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Don Juan De Marco Review

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A young man commits one last seduction, then attempts to kill himself by throwing himself from a billboard. A psychologist is called in to talk him down, and spends the next ten days trying to learn if the man is, as he claims, Don Juan De Marco, the world's greatest lover.

★★★★

In one of the most inspired pieces of casting in many a year, the devilishly handsome Depp takes on the part of a young man who believes he is Don Juan De Marco, the legendary Latin lover and seducer of more than one thousand women. It's a role Depp was born to play, his beauteous looks and doe-eyes the perfect accompaniments to a lifetime of seduction and loving.

The story unfolds with Don Juan, bedecked in Zorro mask, flowing cloak and brandishing a shiny blade, embarking upon a final fling before perching himself atop a billboard in an attempt to end his own life, having lost his one true love. The police call in Dr. Mickler (Brando), a psychiatrist on the cusp of retirement, who talks him down and has him committed to a mental hospital where he has the next ten days to prove whether Depp is, in fact, certifiable, or whether he can be unleashed once again upon the female population.

Over the course of the next week-and-a-half, Depp spins his life "story", from his childhood in Mexico to his time in an Arab Harem where his favours were taken by 1,500 women during an understandably exhausting two-year period. It's a poetic catalogue of erotic adventures that are more sensual than sexual. Within moments of his arrival, however, the hospital's female staff have turned into gibbering wrecks, while Brando's relationship with his wife (Dunaway) seems to gain added spice as he gradually realises that Don Juan is truly who he says he is.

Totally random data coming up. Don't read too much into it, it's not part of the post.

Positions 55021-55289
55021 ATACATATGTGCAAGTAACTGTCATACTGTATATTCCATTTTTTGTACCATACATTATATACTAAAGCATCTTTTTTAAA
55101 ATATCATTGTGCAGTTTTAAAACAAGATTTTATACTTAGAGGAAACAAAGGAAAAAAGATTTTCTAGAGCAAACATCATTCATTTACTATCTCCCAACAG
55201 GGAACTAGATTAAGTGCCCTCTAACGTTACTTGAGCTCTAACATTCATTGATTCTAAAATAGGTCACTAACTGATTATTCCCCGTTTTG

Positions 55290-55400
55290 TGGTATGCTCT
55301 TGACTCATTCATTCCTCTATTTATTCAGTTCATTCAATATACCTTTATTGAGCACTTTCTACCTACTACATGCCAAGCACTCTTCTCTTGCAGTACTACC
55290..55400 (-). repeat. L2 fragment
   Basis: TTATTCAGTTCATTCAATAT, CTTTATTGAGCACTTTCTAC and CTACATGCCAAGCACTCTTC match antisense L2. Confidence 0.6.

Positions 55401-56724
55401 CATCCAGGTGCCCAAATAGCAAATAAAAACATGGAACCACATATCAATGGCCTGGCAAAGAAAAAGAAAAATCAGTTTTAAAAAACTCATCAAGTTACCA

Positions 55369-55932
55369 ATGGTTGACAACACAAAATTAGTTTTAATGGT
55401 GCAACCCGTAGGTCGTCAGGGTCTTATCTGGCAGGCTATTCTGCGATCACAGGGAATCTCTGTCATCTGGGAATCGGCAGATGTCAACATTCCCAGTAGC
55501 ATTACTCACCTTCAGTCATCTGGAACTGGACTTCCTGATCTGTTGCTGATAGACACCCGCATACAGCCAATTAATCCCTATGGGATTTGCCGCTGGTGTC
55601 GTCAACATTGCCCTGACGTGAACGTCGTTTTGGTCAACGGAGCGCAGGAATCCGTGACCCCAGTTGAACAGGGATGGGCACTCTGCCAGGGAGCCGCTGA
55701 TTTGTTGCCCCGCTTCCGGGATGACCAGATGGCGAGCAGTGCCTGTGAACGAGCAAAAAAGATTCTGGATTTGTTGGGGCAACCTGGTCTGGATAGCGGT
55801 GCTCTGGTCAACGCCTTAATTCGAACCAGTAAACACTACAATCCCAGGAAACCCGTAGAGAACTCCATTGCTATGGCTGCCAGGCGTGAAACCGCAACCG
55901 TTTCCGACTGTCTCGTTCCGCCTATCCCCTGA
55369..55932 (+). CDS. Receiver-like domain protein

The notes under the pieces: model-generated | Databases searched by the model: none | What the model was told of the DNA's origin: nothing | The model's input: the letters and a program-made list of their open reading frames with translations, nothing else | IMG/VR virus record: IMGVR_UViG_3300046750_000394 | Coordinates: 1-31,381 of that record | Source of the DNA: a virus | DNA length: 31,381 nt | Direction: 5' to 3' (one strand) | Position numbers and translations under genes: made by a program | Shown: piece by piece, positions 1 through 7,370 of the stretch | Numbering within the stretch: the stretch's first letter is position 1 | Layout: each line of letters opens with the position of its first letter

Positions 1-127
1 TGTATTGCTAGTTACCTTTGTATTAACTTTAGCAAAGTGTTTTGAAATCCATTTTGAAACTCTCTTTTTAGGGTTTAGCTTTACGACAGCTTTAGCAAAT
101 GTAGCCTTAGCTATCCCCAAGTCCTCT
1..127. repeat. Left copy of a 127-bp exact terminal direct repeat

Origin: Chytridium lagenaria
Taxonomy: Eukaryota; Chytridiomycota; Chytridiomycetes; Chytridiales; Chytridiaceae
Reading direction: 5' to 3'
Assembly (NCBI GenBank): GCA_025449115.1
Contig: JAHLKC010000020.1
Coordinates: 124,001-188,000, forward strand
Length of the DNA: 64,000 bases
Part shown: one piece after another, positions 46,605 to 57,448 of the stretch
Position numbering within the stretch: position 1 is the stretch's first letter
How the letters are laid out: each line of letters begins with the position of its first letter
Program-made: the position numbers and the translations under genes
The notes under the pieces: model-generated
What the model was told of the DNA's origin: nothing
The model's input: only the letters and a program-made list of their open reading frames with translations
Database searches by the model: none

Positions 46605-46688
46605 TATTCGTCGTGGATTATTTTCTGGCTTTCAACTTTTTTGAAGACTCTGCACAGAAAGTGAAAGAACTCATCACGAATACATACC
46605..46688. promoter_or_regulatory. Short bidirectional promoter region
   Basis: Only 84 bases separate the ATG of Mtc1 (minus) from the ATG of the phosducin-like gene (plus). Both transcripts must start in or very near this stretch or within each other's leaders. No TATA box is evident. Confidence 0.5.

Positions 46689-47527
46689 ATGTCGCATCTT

Slight but undoubtedly sweet, this is a comic confection of innocence and charm. Depp is again a revelation as the dream lover whose acceptance of his fantasy world shows a firmer grasp on his own "reality" than the saner folks around him. Brando meanwhile, straining at the girth but never really shown head-to-toe, fills the screen with as much charisma, but doesn't allow himself to dominate Depp. His cheeky reproach to a colleague for putting on weight is a terrific moment, a wink at the audience. The rest of the film is equally wonderful.

Depp plays on both his looks and quirky charm to make the title character a joy to watch, while Brando thoroughly enjoys himself as the suddenly amorous physician. Utterly charming.

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